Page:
Eco-Friendly Clothing * Organic Fabrics * Natural Clothing * Hemp * Organic Cotton * Recycled Fabrics

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Eco-Friendly Clothing and Green Fashion Tips

green clothing

Of all your eco-friendly actions, none present a better opportunity for promoting green living than what you choose to wear. From hat to shoe, your wardrobe is a conversation piece. Every time someone asks, "Where did you get that?" there's your chance to to forward the green movement, one word-of-mouth wardrobe at a time.

Avoid Dyed and Synthetic Fabrics

When you wear fabrics treated with chemicals, you're exposing yourself to nano-particles small enough to be absorbed through the skin, not to mention the eyes, nose and mouth through indirect contact with your hands. Plus, one of our most valuable resources is used up during the chemical treatment process - water, which is used to dilute the chemicals for fabric application, then again for washing and rinsing out the chemicals. Of course, they are not washed away into oblivion, but make their way to our rivers and streams where these chemicals are ultimately incorporated into our drinking supply.

The most important synthetic fabrics to avoid include:

  • Acetate
  • Acrylic
  • Nylon
  • Polyester
  • Polyvinyl chloride (PVC)
  • Rayon
  • Triacetate

Make an exception for secondhand or vintage clothing. It's already made and adding it to your wardrobe saves it from the landfill. Plus, these items have typically been washed countless times, thus diluting the chemicals in the fabric and minimizing the negative impact on your body. Return to Top

Buy Quality Garments Made From Organic Fabrics

organic cotton

Instead of opting for trendy, cheap fashion designed to wear out fast, invest in quality, timeless pieces made from sustainable fabrics that are made to last:

  • Cotton
  • Bamboo
  • Hemp
  • Ingeo (fermented plant sugars)
  • Linen
  • Lyocell (wood pulp)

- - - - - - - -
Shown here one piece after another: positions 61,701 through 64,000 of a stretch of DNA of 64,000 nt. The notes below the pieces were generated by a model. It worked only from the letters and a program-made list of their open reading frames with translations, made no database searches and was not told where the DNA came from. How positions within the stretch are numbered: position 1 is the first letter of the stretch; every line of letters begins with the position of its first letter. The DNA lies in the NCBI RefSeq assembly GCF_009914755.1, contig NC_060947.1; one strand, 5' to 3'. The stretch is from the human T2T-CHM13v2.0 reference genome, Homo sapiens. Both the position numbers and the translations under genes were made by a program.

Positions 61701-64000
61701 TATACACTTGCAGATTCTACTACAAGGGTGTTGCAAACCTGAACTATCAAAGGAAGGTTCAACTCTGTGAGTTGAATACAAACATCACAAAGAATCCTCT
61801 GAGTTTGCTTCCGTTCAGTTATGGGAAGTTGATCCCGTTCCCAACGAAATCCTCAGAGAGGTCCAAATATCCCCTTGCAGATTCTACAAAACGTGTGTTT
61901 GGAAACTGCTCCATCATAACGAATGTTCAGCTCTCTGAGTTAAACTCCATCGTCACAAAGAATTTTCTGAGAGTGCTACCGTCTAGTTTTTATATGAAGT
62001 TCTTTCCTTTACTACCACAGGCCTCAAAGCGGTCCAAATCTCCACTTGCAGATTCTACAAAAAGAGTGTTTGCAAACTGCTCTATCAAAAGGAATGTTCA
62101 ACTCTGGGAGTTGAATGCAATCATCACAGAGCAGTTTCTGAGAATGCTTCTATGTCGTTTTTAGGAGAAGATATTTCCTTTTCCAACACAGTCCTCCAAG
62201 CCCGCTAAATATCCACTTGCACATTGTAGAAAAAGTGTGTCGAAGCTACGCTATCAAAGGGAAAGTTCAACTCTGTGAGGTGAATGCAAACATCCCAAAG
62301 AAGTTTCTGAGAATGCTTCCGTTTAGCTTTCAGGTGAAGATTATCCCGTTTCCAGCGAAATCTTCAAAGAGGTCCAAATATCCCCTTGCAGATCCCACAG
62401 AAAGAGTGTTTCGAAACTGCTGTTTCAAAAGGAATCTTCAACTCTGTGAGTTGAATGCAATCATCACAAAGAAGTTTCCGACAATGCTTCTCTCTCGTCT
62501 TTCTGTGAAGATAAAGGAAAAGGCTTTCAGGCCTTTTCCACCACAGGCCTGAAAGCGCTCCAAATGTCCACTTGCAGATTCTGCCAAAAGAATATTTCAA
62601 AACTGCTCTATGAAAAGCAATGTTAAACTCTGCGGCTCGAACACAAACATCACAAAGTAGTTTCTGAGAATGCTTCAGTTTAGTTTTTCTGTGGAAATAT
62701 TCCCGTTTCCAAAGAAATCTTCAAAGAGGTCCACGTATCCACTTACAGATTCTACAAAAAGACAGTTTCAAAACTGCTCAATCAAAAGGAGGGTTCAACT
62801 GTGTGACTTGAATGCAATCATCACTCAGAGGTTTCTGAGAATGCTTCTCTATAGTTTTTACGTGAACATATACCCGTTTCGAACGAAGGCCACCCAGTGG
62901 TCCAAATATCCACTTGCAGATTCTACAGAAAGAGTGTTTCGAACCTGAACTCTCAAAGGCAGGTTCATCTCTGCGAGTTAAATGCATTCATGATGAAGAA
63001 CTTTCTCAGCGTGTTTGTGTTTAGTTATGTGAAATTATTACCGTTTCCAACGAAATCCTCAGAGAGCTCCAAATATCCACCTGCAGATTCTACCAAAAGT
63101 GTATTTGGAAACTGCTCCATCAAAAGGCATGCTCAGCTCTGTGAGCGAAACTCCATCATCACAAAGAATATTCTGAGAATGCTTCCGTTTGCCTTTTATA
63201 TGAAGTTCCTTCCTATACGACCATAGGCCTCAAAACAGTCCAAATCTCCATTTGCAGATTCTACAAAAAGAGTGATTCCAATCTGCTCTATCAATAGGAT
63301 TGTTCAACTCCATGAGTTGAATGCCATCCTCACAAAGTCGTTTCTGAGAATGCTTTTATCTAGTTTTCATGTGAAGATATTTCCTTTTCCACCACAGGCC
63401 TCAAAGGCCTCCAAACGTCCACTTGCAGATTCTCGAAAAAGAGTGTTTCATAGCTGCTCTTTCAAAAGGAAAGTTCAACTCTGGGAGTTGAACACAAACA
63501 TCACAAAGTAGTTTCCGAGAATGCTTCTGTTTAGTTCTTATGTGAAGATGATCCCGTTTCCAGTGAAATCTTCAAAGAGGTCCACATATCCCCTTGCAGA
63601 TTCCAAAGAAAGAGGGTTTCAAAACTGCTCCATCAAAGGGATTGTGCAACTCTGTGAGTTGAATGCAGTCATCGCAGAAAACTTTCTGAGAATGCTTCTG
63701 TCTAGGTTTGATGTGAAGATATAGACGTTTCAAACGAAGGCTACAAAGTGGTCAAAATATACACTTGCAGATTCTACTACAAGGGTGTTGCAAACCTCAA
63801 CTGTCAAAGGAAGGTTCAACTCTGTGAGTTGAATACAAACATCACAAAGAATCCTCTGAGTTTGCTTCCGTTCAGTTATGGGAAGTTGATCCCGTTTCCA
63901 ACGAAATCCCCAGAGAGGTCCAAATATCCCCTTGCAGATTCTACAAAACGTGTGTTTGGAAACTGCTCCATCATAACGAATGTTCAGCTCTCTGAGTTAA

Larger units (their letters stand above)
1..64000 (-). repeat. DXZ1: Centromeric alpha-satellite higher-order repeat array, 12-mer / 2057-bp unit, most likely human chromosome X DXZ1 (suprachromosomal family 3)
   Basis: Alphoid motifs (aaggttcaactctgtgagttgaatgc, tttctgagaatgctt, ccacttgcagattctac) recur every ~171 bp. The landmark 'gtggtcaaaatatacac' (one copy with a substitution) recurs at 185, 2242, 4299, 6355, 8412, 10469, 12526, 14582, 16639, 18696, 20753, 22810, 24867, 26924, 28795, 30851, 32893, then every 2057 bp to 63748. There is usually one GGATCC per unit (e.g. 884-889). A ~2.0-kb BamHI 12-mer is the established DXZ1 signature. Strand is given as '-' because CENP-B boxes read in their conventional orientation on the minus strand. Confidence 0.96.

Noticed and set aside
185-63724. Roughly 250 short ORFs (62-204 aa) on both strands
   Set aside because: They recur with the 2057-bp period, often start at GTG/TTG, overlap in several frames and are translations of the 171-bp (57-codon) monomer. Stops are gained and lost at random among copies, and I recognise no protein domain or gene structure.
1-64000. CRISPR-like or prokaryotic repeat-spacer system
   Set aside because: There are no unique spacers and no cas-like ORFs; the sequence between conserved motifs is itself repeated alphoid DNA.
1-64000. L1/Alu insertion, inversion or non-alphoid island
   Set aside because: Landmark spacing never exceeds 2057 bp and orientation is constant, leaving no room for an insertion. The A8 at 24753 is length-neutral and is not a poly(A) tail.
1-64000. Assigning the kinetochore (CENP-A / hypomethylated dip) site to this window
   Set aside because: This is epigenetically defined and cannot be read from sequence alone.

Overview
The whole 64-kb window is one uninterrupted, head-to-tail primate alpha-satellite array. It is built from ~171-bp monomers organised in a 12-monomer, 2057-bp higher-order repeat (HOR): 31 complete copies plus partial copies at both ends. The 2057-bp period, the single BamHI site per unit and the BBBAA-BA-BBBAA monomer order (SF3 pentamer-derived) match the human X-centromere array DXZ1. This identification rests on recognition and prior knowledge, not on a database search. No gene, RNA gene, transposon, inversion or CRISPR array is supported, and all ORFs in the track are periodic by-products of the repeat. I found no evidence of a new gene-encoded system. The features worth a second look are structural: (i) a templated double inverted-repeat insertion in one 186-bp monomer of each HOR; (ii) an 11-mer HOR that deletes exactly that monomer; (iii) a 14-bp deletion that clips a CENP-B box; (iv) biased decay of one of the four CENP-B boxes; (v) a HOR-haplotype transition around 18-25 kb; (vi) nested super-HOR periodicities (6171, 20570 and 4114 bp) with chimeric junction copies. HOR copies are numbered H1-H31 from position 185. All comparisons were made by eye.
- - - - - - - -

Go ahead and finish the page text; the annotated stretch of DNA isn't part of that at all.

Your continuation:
Beyond the fabrics themselves, consider other elements involved in the manufacturing process. Ideally, thread should be organic and dyes vegetable-based. Also consider the factory's power source (i.e., solar vs. coal) and how waste is disposed. Granted, clothing labels do not generally list details of factory fuels or waste management, but you can ask these questions of manufacturers whose clothes, shoes or jewelry you are considering. Any good green-geared company should happily share the details of its manufacturing process. Return to Top

Look For These Labels

  • Certified Organic
  • Pesticide Free
  • Untreated
  • Uncolored
  • Fair Trade

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Choose Secondhand and Vintage

Every year, 98 percent of the clothes we throw away could still be worn. But because the fabric is faded or thinning, with a hole here or a button missing there, the vast majority of us write it off as waste. In celebration and support of those who make every effort to extend the life of their clothes (hopefully, yourself included), buy secondhand or vintage. From random neighborhood rummage sales, to thrift shops, to upscale vintage clothing stores, you can assemble a unique wardrobe of green clothes, shoes and jewelry that will be the envy of your most fashionable friends, family and colleagues. Plus, you'll surely save some green on name brands that would cost two to ten times as much brand new.